Dion E. Black is a 2003 law school graduate who is still looking for the perfect legal job.

Recruiters scan resumes rapidly, so two things must be established quickly: precisely what kind of work Black is looking for, as well as the unique skills, abilities and knowledge he would bring to the job, said Reina Bach, a career and transition specialist at Life Path Group International in Washington.

Black's resume mistakenly gives the impression that he has done a lot of job hopping, Bach observed, which is a red flag for potential employers. To address this issue, she suggested that he give context to the short-term assignments. For example, he had several summer internships; these stints should be clearly noted as such.

Black should focus on results, rather than duties. "It's important for potential employers to understand your roles at previous employers, but it's more important for them to understand the results of your efforts. . . . Use metrics when possible that really help to paint a picture for potential employers of what you've done and of what you can do for them," she said.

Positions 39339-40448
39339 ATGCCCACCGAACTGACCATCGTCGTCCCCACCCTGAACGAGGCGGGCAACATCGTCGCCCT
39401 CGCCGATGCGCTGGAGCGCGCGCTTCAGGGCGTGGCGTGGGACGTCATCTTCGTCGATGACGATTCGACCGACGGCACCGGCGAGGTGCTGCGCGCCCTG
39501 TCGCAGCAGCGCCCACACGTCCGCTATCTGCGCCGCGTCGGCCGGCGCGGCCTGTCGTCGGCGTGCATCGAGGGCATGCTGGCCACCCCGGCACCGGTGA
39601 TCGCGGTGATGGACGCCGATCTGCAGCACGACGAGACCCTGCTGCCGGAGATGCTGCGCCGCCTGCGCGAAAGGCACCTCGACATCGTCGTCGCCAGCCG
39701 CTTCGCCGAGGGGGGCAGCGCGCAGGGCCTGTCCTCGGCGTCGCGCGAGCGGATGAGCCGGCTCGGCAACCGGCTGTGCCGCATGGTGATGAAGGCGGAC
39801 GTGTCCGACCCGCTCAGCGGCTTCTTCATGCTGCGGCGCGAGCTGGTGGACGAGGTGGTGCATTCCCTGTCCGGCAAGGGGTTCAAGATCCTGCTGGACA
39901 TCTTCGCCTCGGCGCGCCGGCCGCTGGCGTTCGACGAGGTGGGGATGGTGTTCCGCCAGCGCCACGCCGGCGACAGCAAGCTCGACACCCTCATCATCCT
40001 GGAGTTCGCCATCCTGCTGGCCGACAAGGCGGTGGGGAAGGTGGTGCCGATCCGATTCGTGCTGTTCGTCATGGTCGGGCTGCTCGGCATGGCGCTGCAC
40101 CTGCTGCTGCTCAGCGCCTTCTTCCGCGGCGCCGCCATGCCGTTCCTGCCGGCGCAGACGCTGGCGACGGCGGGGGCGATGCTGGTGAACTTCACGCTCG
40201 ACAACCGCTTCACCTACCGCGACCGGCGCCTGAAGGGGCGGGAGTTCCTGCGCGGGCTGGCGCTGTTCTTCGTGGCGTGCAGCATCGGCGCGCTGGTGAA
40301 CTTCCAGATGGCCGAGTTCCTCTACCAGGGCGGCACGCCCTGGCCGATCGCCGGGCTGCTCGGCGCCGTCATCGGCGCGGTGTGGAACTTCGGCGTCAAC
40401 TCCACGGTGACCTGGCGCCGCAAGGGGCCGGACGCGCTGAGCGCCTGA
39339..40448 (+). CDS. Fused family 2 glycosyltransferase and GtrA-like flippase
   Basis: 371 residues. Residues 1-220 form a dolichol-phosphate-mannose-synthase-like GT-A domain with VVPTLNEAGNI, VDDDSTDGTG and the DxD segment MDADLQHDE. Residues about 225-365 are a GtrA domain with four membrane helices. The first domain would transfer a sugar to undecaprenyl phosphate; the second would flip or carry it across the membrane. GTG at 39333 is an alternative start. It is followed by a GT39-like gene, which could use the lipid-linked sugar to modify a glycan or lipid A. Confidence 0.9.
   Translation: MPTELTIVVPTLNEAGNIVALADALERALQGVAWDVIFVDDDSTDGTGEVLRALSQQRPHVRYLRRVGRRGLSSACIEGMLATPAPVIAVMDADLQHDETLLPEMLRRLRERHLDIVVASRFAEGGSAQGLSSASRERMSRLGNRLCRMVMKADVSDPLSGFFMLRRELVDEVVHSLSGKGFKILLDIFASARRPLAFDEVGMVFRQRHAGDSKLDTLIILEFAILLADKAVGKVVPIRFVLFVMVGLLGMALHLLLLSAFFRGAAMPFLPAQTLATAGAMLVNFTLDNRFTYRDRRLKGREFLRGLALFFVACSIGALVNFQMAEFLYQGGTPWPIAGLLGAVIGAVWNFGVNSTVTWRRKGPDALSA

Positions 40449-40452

Black "loves to look at how systems work and to fix them, so I'm sure he can come up with strong impact statements for his resume," she added.

Finally, she said, make sure the resume is up to date. Black now works for the District's Department of Transportation, as part of the Capital City Fellows Program. Through the selective program, Bach said, Black is helping to streamline some of the District's municipal processes and regulations.

"It's definitely something to highlight," Bach said.

-- Mary Ellen Slayter